Lastly, the plaintiffs' standing is not dependent on their ability to show that they are likely to win the contract if the Air Force gives the in-house bid equal consideration rather than applying the section 8014 preference. The Supreme Court's pronouncement on this issue bears repeating, "When the government erects a barrier that makes it more difficult for members of one group to obtain a benefit than it is for members of another group, a member of the former group seeking to challenge the barrier need not allege that he would have obtained the benefit but for the barrier to establish standing." N.E. Florida Contractors, 508 U.S. at 666, 113 S.Ct. 2297; see aleo DIRECTV, Inc. v. FCC, 110 F.3d 816, 829 (D.C.Cir. 1997).

For these reasons, the court holds that such deprivation of the plaintiffs' fundamental right to continued employment (absent just cause for removal) is a personal, concrete, particularized and certainly imminent injury. Cf. AFGE Local 2119 v. Cohen, 171 F.3d at 466; Sussman v. Tanoue, 39 F. Supp.2d at 24. On this basis, too, the court concludes that the plaintiffs have standing to challenge the planned direct conversion of Kirtland work.

2. No Standing to Challenge Renewal of Chugach's MacDill Contract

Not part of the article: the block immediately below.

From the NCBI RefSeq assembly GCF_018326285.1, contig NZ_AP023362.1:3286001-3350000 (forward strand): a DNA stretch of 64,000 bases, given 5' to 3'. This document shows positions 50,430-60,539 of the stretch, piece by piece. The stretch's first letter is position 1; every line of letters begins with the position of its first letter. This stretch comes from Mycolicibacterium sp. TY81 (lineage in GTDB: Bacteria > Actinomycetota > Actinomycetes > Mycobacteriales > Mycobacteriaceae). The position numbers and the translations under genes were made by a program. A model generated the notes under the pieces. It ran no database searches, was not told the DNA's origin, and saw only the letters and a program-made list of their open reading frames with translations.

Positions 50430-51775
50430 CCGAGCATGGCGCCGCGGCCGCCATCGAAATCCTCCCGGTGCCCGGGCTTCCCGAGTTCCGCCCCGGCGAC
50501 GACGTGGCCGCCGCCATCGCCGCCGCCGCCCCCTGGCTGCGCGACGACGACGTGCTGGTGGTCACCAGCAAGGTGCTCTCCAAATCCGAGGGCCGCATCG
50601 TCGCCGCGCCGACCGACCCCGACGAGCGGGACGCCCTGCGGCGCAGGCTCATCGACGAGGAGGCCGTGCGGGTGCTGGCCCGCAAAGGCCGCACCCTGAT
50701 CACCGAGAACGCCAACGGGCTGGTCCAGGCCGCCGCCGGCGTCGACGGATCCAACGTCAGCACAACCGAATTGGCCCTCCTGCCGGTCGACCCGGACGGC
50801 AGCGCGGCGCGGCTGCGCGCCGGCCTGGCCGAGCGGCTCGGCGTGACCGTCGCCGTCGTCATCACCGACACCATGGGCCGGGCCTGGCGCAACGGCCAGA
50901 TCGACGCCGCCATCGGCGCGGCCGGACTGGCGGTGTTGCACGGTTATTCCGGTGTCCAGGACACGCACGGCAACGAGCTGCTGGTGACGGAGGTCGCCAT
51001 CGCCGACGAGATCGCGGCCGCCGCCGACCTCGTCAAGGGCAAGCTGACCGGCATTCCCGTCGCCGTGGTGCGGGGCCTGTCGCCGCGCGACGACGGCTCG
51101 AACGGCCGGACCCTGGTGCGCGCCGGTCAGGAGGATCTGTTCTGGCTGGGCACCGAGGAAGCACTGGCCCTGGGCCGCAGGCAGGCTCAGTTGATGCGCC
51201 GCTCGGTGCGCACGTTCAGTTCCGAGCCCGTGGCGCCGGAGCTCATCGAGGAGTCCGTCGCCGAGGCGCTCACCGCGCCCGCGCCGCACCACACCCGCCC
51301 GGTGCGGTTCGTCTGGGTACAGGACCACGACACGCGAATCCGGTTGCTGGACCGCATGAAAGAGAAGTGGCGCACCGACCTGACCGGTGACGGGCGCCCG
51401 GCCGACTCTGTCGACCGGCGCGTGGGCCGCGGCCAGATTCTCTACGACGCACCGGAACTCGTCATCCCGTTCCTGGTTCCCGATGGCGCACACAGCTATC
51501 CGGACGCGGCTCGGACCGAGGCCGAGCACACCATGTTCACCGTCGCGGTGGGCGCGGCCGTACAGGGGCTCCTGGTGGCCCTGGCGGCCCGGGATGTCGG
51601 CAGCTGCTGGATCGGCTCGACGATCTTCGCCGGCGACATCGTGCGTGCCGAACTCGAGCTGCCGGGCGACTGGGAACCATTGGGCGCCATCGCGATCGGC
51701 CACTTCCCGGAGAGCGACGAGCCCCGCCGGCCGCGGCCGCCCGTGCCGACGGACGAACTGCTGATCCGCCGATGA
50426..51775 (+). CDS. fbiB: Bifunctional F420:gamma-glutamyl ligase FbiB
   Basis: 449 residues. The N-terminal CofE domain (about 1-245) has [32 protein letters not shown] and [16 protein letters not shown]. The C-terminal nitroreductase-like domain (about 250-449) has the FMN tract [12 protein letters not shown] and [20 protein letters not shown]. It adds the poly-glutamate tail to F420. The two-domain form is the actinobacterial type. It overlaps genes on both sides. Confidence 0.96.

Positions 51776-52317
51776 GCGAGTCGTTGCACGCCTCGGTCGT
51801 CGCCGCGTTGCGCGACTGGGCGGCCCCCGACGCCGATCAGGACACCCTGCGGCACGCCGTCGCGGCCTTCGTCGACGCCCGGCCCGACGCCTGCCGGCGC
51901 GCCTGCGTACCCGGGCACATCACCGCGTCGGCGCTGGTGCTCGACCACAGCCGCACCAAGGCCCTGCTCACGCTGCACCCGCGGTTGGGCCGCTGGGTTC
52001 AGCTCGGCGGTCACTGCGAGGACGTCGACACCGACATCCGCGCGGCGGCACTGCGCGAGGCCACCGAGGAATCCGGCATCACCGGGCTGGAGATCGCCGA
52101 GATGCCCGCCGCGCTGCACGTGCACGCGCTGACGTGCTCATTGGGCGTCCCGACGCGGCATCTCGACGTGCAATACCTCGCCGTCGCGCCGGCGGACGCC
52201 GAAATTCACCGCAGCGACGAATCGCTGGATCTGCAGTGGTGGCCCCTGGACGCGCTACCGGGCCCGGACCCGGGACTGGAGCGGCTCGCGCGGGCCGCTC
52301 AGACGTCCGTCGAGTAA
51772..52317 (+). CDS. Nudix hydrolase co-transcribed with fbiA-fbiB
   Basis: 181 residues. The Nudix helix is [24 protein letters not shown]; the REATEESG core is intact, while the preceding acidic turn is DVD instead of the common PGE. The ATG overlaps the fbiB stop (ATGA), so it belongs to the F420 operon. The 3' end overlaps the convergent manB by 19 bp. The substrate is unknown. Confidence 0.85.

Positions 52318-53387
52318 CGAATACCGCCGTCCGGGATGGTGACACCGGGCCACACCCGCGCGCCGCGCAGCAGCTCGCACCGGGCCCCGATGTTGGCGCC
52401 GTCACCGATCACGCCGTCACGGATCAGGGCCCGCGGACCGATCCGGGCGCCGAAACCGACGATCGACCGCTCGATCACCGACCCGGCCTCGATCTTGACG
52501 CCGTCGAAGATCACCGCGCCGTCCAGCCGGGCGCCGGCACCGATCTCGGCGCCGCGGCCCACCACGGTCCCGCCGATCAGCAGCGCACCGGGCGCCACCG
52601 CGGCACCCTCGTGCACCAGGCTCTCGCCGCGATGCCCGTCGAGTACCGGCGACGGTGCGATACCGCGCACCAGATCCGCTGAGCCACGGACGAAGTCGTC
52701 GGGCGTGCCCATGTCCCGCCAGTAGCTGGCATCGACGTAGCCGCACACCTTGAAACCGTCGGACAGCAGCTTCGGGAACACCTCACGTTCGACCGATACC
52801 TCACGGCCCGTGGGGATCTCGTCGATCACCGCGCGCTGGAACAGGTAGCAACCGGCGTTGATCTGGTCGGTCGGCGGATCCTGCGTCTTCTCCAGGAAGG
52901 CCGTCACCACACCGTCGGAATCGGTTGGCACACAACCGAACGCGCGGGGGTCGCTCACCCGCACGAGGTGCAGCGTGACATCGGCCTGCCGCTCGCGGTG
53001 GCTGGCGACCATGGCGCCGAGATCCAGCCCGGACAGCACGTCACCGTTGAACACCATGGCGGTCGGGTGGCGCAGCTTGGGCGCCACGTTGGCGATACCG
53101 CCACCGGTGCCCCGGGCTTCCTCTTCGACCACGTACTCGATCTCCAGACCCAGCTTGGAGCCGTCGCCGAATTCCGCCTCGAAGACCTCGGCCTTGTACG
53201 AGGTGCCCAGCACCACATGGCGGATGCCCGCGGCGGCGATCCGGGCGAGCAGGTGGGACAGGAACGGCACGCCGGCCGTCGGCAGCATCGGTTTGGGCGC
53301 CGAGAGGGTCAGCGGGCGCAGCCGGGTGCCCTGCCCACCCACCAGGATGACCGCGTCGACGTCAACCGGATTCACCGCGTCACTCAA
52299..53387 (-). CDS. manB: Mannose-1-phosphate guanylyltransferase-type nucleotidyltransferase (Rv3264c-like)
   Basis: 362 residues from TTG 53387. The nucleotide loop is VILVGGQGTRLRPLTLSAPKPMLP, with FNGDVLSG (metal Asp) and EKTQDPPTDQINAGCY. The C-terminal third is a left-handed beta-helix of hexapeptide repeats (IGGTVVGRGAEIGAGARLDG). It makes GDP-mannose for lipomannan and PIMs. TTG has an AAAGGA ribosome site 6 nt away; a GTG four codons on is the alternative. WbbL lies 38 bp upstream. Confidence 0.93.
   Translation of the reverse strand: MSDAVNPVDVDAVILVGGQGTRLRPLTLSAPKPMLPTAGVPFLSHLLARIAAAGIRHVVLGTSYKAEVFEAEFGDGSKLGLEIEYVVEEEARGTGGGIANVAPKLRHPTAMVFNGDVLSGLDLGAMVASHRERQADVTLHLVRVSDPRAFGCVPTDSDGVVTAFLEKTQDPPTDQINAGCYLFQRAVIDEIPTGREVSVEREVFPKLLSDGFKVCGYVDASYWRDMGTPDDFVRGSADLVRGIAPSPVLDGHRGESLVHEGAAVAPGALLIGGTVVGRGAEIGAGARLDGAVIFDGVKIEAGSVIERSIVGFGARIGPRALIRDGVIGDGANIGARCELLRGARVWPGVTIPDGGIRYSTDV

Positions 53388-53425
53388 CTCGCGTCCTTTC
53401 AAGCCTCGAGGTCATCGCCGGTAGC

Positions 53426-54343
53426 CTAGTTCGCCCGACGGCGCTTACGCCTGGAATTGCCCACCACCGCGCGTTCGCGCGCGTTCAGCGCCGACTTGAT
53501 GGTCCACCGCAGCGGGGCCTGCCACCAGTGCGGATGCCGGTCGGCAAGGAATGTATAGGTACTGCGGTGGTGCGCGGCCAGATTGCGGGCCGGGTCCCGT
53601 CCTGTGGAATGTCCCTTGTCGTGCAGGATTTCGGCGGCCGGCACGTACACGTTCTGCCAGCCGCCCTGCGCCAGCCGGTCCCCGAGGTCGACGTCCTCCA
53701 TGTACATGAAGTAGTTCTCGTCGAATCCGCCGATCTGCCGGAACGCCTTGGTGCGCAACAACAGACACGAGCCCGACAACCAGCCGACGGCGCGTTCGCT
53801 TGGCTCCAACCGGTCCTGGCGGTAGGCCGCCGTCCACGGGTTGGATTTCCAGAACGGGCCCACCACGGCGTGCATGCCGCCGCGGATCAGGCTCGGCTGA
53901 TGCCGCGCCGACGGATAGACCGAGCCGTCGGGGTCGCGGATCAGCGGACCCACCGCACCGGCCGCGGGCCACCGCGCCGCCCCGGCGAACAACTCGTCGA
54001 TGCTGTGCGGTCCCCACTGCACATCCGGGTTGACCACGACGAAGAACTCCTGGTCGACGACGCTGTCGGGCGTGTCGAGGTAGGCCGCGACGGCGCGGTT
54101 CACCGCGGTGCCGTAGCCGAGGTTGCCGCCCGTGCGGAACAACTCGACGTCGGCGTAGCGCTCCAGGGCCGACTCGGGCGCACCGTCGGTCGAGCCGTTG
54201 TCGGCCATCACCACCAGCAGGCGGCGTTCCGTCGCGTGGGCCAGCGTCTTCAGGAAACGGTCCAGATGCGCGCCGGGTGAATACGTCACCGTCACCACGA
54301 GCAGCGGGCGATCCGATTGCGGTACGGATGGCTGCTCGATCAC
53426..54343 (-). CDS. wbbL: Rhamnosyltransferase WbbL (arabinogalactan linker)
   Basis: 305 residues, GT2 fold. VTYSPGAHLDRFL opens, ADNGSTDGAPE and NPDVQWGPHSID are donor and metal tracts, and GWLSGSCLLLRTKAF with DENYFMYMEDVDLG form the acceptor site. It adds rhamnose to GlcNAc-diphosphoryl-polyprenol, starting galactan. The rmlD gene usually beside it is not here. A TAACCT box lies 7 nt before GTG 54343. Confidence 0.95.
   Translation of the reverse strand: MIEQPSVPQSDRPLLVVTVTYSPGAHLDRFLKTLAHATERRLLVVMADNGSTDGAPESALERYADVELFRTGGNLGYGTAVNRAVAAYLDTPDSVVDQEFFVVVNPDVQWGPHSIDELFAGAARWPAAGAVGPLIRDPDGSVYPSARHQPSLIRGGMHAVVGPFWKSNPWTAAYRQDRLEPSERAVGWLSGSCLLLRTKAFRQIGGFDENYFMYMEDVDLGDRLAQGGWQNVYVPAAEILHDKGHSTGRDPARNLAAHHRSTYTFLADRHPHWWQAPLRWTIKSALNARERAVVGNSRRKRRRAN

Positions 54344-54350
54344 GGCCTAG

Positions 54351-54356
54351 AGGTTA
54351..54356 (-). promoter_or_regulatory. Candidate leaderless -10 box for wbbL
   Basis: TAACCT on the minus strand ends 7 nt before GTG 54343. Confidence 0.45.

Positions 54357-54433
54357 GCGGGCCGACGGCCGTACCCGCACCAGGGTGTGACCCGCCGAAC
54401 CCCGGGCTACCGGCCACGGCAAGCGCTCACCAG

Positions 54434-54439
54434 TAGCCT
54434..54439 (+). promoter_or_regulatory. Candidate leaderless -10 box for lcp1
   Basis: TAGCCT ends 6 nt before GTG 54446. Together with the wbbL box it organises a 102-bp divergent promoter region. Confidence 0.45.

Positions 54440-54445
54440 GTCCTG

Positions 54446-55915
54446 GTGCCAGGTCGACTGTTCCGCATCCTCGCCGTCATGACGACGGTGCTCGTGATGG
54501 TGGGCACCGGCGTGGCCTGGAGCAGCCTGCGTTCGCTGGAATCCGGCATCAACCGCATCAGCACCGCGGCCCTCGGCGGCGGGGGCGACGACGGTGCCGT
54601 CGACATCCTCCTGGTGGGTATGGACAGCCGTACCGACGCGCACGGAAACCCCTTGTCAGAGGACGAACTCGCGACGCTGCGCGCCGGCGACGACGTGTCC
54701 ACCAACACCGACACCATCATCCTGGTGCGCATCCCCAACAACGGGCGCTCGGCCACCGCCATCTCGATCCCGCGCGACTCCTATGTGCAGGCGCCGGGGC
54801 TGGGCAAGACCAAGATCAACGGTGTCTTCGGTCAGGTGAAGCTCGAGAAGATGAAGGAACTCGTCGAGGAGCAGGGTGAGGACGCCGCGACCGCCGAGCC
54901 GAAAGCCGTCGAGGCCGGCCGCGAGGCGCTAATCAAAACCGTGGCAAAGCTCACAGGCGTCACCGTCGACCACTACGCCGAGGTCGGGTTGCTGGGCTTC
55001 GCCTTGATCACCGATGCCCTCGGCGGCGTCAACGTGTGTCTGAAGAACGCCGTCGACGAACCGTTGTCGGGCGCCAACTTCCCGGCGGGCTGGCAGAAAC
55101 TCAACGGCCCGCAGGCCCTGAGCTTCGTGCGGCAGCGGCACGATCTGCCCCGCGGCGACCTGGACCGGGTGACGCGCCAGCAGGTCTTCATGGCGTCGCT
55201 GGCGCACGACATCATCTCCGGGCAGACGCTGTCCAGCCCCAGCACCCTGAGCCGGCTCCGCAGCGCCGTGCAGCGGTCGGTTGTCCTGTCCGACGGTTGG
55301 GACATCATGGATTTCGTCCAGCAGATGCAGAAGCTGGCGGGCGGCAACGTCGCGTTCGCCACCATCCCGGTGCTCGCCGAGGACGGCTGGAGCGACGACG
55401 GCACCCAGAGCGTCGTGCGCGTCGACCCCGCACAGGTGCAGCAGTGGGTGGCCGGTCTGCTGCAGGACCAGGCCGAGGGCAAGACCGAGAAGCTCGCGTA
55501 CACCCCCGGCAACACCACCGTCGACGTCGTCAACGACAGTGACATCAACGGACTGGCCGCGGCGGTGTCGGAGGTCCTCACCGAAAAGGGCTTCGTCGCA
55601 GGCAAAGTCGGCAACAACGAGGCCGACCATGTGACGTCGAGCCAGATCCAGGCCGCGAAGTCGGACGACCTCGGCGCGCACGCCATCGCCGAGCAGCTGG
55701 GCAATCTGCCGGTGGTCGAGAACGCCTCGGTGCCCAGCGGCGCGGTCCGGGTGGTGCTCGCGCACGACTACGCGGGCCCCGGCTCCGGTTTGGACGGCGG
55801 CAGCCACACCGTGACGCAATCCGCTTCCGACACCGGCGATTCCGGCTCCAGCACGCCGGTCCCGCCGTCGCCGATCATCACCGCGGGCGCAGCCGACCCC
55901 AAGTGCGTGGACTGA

In addition to challenging the planned award of the Kirtland contract to Chugach, the plaintiffs seek to challenge the planned renewal of Chugach's existing contract at MacDill. In contrast to Kirtland, none of the plaintiffs works at or has any discernible connection to MacDill. Thus, nothing in the record provides a basis for the court to find that the plaintiffs will personally suffer my injury if the Air Force renews Chugach's contract at MacDill pursuant to the section 8014 preference. See AF's Opp. to PI ("As there are no civilian employees at MacDill, Plaintiffs would not be facing any potential job loss if the contract at MacDill is renewed."). Accordingly, the court finds that the plaintiffs do not have standing to challenge the Air Force's contemplated use of section 8014 at MacDill.

For this reason, the court will deny the plaintiff's application for a preliminary injunction as to the contract at MacDill. The court also will dismiss the complaint to the extent that it seeks to challenge the use of section 8014 at MacDill.

B. Likelihood of Success on the Merits

The plaintiffs contend that the section 8014 preference for Native-American firms is a racial classification and, as such, is subject to the rigorous "strict scrutiny" test of Equal Protection. Alternately, the plaintiffs contend that the preference burdens a fundamental right and so is subject to strict scrutiny on that ground, whether or not it is a racial classification. The defendants respond that the preference is a political classification, not a racial one, and does not burden any fundamental right. Consequently, the defendants contend, the preference is subject only to the deferential rational-basis test.